WHERE: Garfield High School (23rd and E. Jefferson St, Seattle)
We are honored to be joined this year by keynote speaker Jelani Brown, a young man from Ferguson, Missouri, who was involved in the organizing in response to the police killing of an unarmed Black teenager Mike Brown. He will speak about his experiences growing up in the St. Louis area, organizing his community since Mike Brown's death, and a vision of this movement going forward.
Seattle has one of the largest annual Martin Luther King Day Celebrations in the U.S. We honor the Rev. Dr. Martin Luther King, Jr., for his work toward racial equality and toward economic justice for all people, for his commitment to nonviolence, and for his stand against war and militarism.
Our theme this year "Fight for Your Rights in 2015!" reflects the unfinished work and our commitment to working toward Dr. King's goals. As Dr. King said, "Three hundred years of humiliation, abuse and deprivation cannot be expected to find voice in a whisper."
Equally important to Dr. King, in addition to demanding equal rights, was to conduct the struggle in a principled manner, with self-disciplined activists using nonviolent means. Speaking proudly of the demonstrations in Birmingham, Dr. King said that some spectators had thrown bottles, "But the demonstrators remained nonviolent. In the face of this resolution and bravery, the moral conscience of the nation was deeply stirred."
Education was a big part of all of Dr. King's campaigns, for instance he said in 1961, "In our glorious fight for civil rights, we must guard against being fooled by false slogans, such as 'right to work.' It is a law to rob us of our civil rights and job rights. Its purpose is to destroy labor unions ... "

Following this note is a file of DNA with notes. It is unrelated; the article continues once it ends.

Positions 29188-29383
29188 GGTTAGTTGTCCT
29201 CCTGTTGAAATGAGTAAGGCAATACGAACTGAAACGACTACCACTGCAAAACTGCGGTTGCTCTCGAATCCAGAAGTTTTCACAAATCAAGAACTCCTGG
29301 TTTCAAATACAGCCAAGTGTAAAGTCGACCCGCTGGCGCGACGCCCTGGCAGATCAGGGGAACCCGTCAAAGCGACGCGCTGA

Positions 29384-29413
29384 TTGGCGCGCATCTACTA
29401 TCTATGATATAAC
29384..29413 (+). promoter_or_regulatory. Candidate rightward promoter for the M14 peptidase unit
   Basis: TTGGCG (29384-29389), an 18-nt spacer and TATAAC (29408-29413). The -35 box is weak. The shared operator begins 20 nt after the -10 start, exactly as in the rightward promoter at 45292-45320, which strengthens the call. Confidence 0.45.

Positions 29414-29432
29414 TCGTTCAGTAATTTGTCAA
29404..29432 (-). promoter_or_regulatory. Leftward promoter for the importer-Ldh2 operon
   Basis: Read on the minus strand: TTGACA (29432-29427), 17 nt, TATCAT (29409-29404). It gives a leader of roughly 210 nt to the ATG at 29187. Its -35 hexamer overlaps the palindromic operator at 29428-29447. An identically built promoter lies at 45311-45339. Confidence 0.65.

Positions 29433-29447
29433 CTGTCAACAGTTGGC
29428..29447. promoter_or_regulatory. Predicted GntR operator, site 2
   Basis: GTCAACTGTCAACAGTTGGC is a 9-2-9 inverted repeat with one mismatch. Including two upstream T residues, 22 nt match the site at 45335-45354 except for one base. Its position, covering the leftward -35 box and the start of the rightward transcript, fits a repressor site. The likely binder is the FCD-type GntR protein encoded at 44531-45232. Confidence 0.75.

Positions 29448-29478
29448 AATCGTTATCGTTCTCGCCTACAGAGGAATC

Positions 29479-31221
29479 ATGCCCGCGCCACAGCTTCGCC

In 1959, Dr. King made this call to the struggle, "As June approaches, with its graduation ceremonies and speeches, a thought suggests itself... Whatever career you may choose for yourself—doctor, lawyer, teacher—let me propose an avocation to be pursued along with it. Become a dedicated fighter for civil rights. Make it a central part of your life. It will make you a better doctor, a better lawyer, a better teacher. It will enrich your spirit as nothing else possibly can. It will give you that rare sense of nobility that can only spring from love and selflessly helping your fellow man . Make a career of humanity. Commit yourself to the noble struggle for human rights. You will make a greater person of yourself, a greater nation of your country, and a finer world to live in."
If Dr. King were alive today, he would be urging us all to "Fight for Your Rights in 2015!"
Information: James Williams 253-883-9548 or Eddie Rye, Jr., 206-786-2763
Click Here for 2015 event flyer
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